1. IIP sinking: Here is what you really need to worry about

IIP sinking: Here is what you really need to worry about

What is worrying about the slowdown in industry is not only that it is becoming more pronounced in some sectors, it also seems to be more widespread.

By: | New Delhi | Published: October 13, 2016 6:16 AM
Factory output, as measured by the IIP, declined for the second consecutive month in August, by 0.7%, on the back of a 2.5% fall in July. (Reuters) Factory output, as measured by the IIP, declined for the second consecutive month in August, by 0.7%, on the back of a 2.5% fall in July. (Reuters)

What is worrying about the slowdown in industry is not only that it is becoming more pronounced in some sectors, it also seems to be more widespread. Factory output, as measured by the IIP, declined for the second consecutive month in August, by 0.7%, on the back of a 2.5% fall in July, taking the average for the fiscal so far to a negative 0.3%. That’s very disappointing given the comparable growth for the corresponding period in 2015 wasn’t very high either at 4.1%. It is true the data can house some distortions; for instance, a big contraction in a segment like insulated cables, which has a miniscule weight of just 0.12%, pulled down overall IIP by as much as 300 basis points in August. But, there’s no taking away from the fact large parts of industry remain inherently sluggish, even if you account for the distortion caused by one-off data points like insulated cables. The capital goods segment, for instance, continues to perform poorly falling for the tenth straight month in August—while you can argue over the extent of the fall, the direction is corroborated by the weak order flows at engineering firms and the negative output gap.

This time around, the weak capital goods data has been accompanied by a fairly sharp moderation in the pace of growth of consumer durables which grew at just 2.3%, down from 5.9% in July and 7.8% in Q1FY17. This is disconcerting given consumption is expected to drive the economy till the capex cycle turns. However, sales of tractors were strong in September thanks to a good monsoon. Moreover, car makers have been able to push wholesale sales by 20% y-o-y, of which a good part should translate into retail sales in the festive season. Indeed a record farm output should see farm incomes rise and this, together with the pay hikes for government employees, should give consumption a fillip. For makers of consumer staples, however, there has been little to cheer with the segment reporting anaemic growth so far this fiscal averaging sub 1%.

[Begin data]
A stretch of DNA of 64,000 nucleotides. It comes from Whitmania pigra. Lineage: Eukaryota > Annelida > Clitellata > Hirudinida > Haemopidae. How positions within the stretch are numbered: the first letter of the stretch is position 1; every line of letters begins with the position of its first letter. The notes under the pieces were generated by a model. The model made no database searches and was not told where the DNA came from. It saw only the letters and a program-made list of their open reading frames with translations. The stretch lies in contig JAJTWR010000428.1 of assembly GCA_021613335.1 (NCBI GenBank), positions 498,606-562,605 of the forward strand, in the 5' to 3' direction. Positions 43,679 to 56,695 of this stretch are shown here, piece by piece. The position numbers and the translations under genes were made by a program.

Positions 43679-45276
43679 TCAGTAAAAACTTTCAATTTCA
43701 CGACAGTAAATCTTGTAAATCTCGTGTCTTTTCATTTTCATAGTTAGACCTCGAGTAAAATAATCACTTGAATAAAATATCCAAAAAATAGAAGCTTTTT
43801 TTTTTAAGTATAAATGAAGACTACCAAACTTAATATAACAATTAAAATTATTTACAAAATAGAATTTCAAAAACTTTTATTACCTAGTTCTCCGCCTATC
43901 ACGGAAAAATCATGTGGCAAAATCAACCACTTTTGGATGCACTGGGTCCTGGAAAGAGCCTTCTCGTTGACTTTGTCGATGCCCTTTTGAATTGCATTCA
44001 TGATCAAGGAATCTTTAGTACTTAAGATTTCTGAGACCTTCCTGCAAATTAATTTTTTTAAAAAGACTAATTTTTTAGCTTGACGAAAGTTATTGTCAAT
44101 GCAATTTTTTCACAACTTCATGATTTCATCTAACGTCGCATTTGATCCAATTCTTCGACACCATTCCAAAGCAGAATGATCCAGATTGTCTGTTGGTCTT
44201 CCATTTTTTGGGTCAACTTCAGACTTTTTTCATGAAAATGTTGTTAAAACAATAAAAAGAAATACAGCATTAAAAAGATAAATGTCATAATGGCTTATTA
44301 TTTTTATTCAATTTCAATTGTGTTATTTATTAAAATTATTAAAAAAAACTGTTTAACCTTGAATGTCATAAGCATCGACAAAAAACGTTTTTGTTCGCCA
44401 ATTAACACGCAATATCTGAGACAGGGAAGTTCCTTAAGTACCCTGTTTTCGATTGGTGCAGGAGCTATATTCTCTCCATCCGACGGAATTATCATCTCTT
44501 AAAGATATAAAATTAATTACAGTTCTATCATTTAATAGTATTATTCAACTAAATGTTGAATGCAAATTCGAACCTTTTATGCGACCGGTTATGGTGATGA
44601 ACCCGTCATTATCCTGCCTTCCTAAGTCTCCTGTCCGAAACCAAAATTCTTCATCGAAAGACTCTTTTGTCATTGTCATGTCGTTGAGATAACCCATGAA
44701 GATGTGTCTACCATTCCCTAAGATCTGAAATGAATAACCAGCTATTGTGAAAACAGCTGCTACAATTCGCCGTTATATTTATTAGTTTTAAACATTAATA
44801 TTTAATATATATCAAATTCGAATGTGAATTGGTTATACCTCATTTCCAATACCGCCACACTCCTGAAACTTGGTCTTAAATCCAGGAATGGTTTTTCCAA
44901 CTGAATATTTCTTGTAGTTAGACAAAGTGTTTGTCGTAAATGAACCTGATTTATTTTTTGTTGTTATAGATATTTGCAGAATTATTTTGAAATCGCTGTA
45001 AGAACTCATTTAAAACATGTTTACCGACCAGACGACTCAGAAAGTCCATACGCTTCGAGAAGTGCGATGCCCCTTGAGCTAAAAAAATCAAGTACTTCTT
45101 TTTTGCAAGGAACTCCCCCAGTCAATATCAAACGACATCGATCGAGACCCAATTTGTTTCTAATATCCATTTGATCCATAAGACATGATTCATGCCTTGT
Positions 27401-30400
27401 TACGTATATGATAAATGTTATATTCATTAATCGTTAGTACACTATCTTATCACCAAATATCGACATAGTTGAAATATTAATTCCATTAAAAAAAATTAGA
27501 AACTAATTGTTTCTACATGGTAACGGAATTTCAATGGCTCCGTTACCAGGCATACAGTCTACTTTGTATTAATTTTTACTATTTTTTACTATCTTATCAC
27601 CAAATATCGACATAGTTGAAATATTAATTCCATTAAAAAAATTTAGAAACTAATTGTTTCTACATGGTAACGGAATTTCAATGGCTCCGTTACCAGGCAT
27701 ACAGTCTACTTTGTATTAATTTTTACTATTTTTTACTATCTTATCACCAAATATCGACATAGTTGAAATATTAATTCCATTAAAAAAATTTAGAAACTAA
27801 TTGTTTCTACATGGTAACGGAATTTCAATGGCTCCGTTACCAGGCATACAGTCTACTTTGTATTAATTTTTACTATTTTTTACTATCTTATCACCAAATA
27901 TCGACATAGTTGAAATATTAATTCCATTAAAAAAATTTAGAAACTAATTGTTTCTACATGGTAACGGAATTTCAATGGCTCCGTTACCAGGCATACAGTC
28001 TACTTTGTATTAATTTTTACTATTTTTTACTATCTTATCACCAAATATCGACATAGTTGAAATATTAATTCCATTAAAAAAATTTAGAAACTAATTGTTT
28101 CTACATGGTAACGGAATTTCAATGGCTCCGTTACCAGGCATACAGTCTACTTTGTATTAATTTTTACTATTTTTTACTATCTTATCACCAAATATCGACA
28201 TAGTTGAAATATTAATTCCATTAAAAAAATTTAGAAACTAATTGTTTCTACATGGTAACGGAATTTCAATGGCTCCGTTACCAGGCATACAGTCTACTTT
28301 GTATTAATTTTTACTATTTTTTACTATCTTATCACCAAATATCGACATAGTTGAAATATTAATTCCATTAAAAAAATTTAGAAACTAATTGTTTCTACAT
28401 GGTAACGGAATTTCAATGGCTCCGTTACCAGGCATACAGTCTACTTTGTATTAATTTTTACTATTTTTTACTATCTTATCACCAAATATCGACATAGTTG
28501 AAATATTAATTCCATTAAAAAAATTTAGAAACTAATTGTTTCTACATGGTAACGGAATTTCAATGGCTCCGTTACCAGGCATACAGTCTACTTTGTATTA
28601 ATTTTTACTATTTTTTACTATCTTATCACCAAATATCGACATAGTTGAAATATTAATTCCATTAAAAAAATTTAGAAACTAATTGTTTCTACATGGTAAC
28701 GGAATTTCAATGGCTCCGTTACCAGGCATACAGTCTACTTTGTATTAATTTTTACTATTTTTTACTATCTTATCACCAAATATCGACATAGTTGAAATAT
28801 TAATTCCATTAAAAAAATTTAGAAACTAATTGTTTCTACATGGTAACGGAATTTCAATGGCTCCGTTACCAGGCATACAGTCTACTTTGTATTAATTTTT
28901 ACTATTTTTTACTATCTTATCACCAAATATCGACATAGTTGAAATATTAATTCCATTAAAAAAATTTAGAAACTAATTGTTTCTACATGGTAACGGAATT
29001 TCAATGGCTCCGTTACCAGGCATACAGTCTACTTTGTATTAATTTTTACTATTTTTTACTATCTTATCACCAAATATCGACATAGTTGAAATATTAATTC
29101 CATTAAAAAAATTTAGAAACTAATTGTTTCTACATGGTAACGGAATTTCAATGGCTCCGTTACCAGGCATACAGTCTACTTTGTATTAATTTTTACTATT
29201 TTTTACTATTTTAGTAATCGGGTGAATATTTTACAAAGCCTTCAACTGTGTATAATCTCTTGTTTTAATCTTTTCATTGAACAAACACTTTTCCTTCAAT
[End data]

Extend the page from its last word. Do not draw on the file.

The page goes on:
Though a new IIP, out in December, with a base of 2011-12 as compared to the 2004-05 right now, will probably show a higher growth since it will capture new industries, it is useful to keep in mind even the current IIP trends broadly correlate with the sluggishness in corporate profits over the last couple of years. India Inc is expected to report another ordinary set of results for the three months to September. Kotak Institutional Equities (KIE) estimates that for the universe of stocks that it tracks—excluding energy companies—net profits will rise just 1.5% y-o-y in Q2FY17. For the Sensex set of stocks, too, the increase in profits is estimated at only 4%, on the back of a 2.4% fall in the September 2015 quarter, while the June quarter had seen a fall of 1.5%. Even as purchasing power in the domestic market remains limited globally too, demand has been muted which is why exports have now contracted 20 months in a row save in June. In the absence of meaningful investment by the private sector it is up to the government to spend on projects to boost output.

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